Omicron Puts Scientists on Alert

Omicron Puts Scientists on Alert
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There is panic around the globe as news of a new variant of coronavirus circulated this week. The variant is believed to harbour a large number of mutations and is spreading quickly across the world. The World Health Organization (WHO) has identified it as a variant of concern and named it Omicron. Omicron is the latest in line of SARS-CoV-2 variants and joins Delta, Alpha, Beta and Gamma.

 

The variant has sparked the interest of scientists because it contains more than 30 changes to the spike protein. Hints from computer modelling suggest that Omicron could dodge immunity, but research teams should know more in a few weeks. Also, the fact that there has been a sharp rise in cases of the variant in South Africa has raised alarms around the globe.

 

The variant was first identified in Botswana earlier this month and was then reported in South Africa and Hong Kong. As of this week, Omicron COVID-19 additional cases have been reported in Malawi, Mozambique, Zambia, Angola, Eswatini, Lesotho, Namibia and Zimbabwe, the Netherlands, Belgium, Germany, Australia, Israel, Hong Kong, the Czech Republic, Italy, France, the UK, Spain, Portugal, Scotland, and Canada.

 

It is still unclear whether this variant is more transmissible than Delta. It is also unclear whether it will reduce vaccine effectiveness. Scientists are engaged in finding answers to these questions, but the WHO has clearly stated that the global risk from the variant is very high based on early evidence. The WHO also warns that there could be further surges of COVID-19, which could have severe consequences. The global health agency recommends that countries should accelerate vaccinations as quickly as possible.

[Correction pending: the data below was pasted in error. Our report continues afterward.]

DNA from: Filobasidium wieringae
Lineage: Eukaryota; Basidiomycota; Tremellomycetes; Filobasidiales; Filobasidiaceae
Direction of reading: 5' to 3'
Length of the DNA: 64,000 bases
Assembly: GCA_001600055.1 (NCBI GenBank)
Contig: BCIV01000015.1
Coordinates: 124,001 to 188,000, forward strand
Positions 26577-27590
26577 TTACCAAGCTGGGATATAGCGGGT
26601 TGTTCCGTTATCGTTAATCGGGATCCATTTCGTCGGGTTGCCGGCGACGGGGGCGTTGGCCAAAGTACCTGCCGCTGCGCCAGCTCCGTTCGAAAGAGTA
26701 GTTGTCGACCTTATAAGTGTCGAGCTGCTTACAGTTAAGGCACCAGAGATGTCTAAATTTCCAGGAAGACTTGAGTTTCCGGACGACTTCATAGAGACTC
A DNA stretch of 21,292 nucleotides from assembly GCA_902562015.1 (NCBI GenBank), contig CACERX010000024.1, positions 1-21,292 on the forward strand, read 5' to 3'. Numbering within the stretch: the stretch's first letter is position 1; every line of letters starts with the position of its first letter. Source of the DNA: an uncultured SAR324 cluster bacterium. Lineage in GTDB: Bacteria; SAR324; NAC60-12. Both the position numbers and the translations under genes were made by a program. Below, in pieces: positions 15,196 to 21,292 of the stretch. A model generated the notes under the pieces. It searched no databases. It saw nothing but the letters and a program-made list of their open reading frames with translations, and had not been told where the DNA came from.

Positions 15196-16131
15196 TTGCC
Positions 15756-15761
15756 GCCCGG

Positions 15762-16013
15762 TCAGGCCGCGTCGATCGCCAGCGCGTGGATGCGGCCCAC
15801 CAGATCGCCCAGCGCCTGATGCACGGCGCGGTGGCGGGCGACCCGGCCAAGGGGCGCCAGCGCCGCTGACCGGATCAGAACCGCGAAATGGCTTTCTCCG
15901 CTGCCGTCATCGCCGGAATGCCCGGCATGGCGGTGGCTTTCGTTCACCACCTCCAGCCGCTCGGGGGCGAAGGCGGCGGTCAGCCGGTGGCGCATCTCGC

Tedros Adhanom Ghebreyesus, the Director-General of the WHO, says that COVID-19 is not done with us yet. Experts also point out that predictions of elevated coronavirus transmission in areas with limited access to the vaccine would speed its evolution have come true in the form of Omicron.

 

However, the WHO does not approve of travel bans on Southern African countries and is urging countries to follow science and international health regulations. WHO regional director for Africa Matshidiso Moeti praised South Africa for being so transparent and following international health guidelines, and informing the WHO as soon it identified the omicron variant as this could help protect the world against the spread of the new variant.

 

More information on the transmissibility of the virus, its immunity to the vaccine and the severity of illness should be available in the new few days, but for now, the world is on high alert, and people are being advised to get vaccinated as soon as possible.

 

Source: Nature, CTV

Image Credit: iStock

 

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Published on : Tue, 30 Nov 2021



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